For nearly a decade—knowingly or not—Louis Rastelli, a Montreal-based author and cultural historian, has been riffing on the stereotype that smoking and the arts go hand in hand. Rastelli plugged in his first Distroboto—a repurposed cigarette machine that dispenses small-press objects instead of tobacco—in 2001. Today, nine Distrobotos can be found in cafés, libraries, and bars throughout Montreal, dispensing small books, cassettes, short films, photography, even buttons and finger puppets—any piece of art small enough to fit in a box the size of a standard cigarette pack.
Thirty-five thousand items by more than seven hundred artists have been Distroboto-ed to date. The project receives about a hundred submissions a year from around the world. Some are submitted by mail, others are submitted in person during Expozine, the annual small-press fair organized by Archive Montreal, a non-profit arts organization Rastelli co-founded in 1998 with a mandate to promote, distribute, and preserve local independent culture, and that oversees the Distroboto project. “The idea of installing a vending machine to sell samples of my work and that of the artists and writers I was publishing became enticing,” Rastelli says. “And cutting out the middleman was very satisfying.”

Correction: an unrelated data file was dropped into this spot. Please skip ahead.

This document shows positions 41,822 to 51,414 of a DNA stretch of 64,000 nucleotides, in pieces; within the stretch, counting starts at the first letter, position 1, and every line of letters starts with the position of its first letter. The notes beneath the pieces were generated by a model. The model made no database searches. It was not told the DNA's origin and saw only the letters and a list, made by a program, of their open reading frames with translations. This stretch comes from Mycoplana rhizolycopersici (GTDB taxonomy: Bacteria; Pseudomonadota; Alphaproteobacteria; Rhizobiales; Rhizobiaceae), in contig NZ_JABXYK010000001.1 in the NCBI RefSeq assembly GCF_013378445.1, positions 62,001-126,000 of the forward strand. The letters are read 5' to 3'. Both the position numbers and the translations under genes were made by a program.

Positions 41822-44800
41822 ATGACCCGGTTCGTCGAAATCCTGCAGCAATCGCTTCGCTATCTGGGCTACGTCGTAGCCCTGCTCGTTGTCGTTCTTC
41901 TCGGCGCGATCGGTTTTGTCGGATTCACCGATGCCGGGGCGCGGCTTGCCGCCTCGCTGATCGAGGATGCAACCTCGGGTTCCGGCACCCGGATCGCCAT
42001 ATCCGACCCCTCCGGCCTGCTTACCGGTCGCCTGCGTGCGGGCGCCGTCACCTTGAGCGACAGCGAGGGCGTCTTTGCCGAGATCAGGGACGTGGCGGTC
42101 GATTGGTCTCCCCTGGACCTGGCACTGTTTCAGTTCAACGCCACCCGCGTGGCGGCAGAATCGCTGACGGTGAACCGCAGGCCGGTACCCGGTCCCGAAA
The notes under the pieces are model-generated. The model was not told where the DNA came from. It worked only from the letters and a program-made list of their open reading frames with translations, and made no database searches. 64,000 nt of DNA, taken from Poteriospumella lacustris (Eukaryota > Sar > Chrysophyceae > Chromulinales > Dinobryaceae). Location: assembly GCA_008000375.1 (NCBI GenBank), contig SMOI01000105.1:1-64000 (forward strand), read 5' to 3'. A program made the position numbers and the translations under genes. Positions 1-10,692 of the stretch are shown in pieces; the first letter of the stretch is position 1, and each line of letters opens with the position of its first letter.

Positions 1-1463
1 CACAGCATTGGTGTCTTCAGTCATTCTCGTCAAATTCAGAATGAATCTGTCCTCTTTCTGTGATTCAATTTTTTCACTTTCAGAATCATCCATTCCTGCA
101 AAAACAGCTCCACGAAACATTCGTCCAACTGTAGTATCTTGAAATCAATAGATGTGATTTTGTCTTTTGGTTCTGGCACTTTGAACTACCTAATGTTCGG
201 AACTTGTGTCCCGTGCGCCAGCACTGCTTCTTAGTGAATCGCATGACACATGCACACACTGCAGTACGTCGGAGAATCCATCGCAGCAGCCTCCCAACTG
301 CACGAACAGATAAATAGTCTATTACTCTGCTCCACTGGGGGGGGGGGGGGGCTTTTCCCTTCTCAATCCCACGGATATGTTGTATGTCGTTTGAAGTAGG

When Quebec banned smoking from public areas, in 2006, Archive Montreal bought up more than a hundred cigarette machines that were headed to the scrap pile, hoping to extend Distroboto’s reach. Though, with a dollar seventy-five of each two-dollar item vended going directly to the artists, and no arts council funding as of yet, Distroboto is a long way from having the budget for such an expansion. Until then, Distroboto remains another unique part of Quebec society.